• "The current standard estimate of r(t) for atmospheric Northern Hemisphere organic samples is the INTCAL13 calibration curve, and it extends close to the practical limits of radiocarbon dating, 50,000 cal BP (Niu, 2013; Ramsey et al., 2013; Reimer et al., 2013; Staff, 2013). A second r(t) estimate is the CalPal-Hulu 2007 curve, which includes much of the radiometric data included in the INTCAL13 curve, using simple cubic spline interpolation between radiometric data points throughout its length (Weninger and J€ oris, 2008). We used the CalPal-Hulu 2007 curve to extend our calibration dataset from 50,001 to 59,500 cal BP. "
    [Show abstract] [Hide abstract]
    ABSTRACT: Methodological developments and new paleoanthropological data remain jointly central to clarifying the timing and systemic interrelationships between the Middle-Upper Paleolithic (MP-UP) archaeological transition and the broadly contemporaneous anatomically modern human-archaic biological turnover. In the recently discovered cave site of Mughr el-Hamamah, Jordan, in situ flint artifacts comprise a diagnostic early Upper Paleolithic (EUP) assemblage. Unusually well-preserved charcoal from hearths and other anthropogenic features associated with the lithic material were subjected to acid-base-wet oxidation-stepped combustion (ABOx-SC) pretreatment. This article presents the ABOx-SC accelerator mass spectrometry (AMS) radiocarbon dates on nine charcoal specimens from a single palimpsest occupation layer. Date calibration was carried out using the INTCAL13 radiocarbon calibration dataset. With the bulk of the material dating to 45-39 ka cal BP (thousands of years calibrated before present), the Mughr el-Hamamah lithic artifacts reveal important differences from penecontemporaneous sites in the region, documenting greater technological variability than previously known for this time frame in the Levant. The radiocarbon data from this EUP archaeological context highlight remaining challenges for increasing chronological precision in documenting the MP-UP transition. Copyright © 2015 Elsevier Ltd. All rights reserved.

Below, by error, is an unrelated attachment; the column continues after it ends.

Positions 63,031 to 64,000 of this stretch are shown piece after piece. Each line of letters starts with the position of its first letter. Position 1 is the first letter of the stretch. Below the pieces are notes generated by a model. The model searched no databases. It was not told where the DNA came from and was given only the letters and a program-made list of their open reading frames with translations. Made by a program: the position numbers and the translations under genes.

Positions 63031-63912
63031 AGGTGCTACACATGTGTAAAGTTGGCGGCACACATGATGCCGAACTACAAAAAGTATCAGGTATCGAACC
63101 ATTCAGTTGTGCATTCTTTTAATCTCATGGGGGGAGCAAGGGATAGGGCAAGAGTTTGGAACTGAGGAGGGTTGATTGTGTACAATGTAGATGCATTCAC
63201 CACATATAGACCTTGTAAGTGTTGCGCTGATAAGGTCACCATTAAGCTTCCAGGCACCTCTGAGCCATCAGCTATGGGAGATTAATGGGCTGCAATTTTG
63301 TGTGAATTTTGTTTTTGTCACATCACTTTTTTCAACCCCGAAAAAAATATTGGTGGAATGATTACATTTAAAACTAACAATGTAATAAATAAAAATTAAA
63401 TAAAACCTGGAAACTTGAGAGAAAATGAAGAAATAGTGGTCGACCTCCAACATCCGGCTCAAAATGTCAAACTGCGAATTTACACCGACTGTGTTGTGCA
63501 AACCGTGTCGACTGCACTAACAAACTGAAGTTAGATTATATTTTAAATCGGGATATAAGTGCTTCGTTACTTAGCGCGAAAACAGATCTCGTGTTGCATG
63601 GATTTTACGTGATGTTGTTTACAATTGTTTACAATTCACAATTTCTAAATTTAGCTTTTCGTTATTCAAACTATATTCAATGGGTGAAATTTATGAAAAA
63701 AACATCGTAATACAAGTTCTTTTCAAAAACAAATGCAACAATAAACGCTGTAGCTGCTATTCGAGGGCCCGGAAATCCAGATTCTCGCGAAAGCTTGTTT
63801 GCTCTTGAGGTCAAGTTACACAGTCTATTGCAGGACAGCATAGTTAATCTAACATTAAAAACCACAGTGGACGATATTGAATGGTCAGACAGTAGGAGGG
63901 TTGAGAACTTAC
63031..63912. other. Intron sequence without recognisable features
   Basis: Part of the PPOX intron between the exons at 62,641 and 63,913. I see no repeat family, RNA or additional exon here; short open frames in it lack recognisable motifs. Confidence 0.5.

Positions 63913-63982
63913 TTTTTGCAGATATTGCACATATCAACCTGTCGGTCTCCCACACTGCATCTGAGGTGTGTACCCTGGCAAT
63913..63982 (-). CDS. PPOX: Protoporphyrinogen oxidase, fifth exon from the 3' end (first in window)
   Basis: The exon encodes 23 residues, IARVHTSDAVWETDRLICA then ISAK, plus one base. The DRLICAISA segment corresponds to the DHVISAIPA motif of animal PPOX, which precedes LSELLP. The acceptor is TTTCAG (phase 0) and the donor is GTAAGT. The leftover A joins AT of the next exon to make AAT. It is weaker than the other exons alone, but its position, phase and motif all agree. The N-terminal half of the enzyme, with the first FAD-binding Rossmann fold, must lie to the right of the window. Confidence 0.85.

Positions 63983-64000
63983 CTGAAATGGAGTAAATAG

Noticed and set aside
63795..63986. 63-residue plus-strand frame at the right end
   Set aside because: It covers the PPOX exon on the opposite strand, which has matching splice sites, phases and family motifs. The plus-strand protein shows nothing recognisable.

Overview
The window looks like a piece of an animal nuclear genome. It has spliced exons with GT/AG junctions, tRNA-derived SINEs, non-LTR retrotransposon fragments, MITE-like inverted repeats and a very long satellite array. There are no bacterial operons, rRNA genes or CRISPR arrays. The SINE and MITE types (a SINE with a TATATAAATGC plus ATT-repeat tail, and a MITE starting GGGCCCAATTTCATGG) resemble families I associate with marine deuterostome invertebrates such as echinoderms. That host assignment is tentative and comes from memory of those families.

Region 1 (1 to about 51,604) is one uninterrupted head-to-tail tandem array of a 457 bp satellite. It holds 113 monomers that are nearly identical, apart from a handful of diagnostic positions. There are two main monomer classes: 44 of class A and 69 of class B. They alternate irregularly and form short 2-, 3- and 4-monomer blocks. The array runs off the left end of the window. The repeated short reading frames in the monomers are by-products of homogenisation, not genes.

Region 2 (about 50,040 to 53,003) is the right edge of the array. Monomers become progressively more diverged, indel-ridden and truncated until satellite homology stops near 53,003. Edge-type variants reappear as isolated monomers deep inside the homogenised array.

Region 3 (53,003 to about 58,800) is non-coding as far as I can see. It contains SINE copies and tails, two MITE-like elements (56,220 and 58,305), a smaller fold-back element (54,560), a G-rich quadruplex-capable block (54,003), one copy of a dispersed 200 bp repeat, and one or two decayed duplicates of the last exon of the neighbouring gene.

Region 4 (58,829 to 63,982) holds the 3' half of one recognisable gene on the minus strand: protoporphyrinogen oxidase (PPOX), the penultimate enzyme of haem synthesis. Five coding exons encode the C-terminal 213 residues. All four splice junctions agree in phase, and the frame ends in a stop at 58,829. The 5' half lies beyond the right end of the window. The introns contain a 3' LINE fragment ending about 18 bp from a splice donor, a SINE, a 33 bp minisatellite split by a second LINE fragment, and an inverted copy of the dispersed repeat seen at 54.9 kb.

Journal of Human Evolution 08/2015; 85:157-173. DOI:10.1016/j.jhevol.2015.04.008 · 3.87 Impact Factor
  • Source
    • ". The laboratory protocols used by Maroto et al. (2012) include rigorous sample pre-treatment to minimize contamination of samples. For calibration the CalPal-2007-Hulu data set (Weninger and Jöris, 2008) and the CalPal software package (Weninger et al., 2008) were used. "
    [Show abstract] [Hide abstract]